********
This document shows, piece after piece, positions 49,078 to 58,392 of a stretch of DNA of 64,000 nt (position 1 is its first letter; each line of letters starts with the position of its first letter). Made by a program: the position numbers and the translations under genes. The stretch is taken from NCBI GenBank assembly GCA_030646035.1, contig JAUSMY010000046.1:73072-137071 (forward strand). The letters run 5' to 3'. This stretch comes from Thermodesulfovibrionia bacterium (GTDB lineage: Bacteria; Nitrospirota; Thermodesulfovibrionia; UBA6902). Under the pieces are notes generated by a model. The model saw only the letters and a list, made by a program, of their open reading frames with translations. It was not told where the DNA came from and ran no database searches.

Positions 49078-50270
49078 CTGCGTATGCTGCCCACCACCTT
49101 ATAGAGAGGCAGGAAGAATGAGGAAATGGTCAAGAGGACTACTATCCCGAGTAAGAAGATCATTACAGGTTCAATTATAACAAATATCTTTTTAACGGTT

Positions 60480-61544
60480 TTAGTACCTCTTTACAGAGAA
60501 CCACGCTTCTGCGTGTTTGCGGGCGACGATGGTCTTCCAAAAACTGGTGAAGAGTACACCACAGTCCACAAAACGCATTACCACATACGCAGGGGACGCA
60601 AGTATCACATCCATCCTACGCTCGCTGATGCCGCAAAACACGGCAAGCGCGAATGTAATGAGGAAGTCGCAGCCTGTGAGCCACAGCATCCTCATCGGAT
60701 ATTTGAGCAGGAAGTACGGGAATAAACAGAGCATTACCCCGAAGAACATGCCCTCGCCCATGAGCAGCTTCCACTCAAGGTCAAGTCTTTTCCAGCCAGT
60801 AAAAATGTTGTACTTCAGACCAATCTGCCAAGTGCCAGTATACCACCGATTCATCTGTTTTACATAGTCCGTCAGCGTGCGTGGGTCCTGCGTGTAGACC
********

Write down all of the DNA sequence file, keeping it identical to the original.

This document shows, piece after piece, positions 49,078 to 58,392 of a stretch of DNA of 64,000 nt (position 1 is its first letter; each line of letters starts with the position of its first letter). Made by a program: the position numbers and the translations under genes. The stretch is taken from NCBI GenBank assembly GCA_030646035.1, contig JAUSMY010000046.1:73072-137071 (forward strand). The letters run 5' to 3'. This stretch comes from Thermodesulfovibrionia bacterium (GTDB lineage: Bacteria; Nitrospirota; Thermodesulfovibrionia; UBA6902). Under the pieces are notes generated by a model. The model saw only the letters and a list, made by a program, of their open reading frames with translations. It was not told where the DNA came from and ran no database searches.

Positions 49078-50270
49078 CTGCGTATGCTGCCCACCACCTT
49101 ATAGAGAGGCAGGAAGAATGAGGAAATGGTCAAGAGGACTACTATCCCGAGTAAGAAGATCATTACAGGTTCAATTATAACAAATATCTTTTTAACGGTT

Positions 60480-61544
60480 TTAGTACCTCTTTACAGAGAA
60501 CCACGCTTCTGCGTGTTTGCGGGCGACGATGGTCTTCCAAAAACTGGTGAAGAGTACACCACAGTCCACAAAACGCATTACCACATACGCAGGGGACGCA
60601 AGTATCACATCCATCCTACGCTCGCTGATGCCGCAAAACACGGCAAGCGCGAATGTAATGAGGAAGTCGCAGCCTGTGAGCCACAGCATCCTCATCGGAT
60701 ATTTGAGCAGGAAGTACGGGAATAAACAGAGCATTACCCCGAAGAACATGCCCTCGCCCATGAGCAGCTTCCACTCAAGGTCAAGTCTTTTCCAGCCAGT
60801 AAAAATGTTGTACTTCAGACCAATCTGCCAAGTGCCAGTATACCACCGATTCATCTGTTTTACATAGTCCGTCAGCGTGCGTGGGTCCTGCGTGTAGACC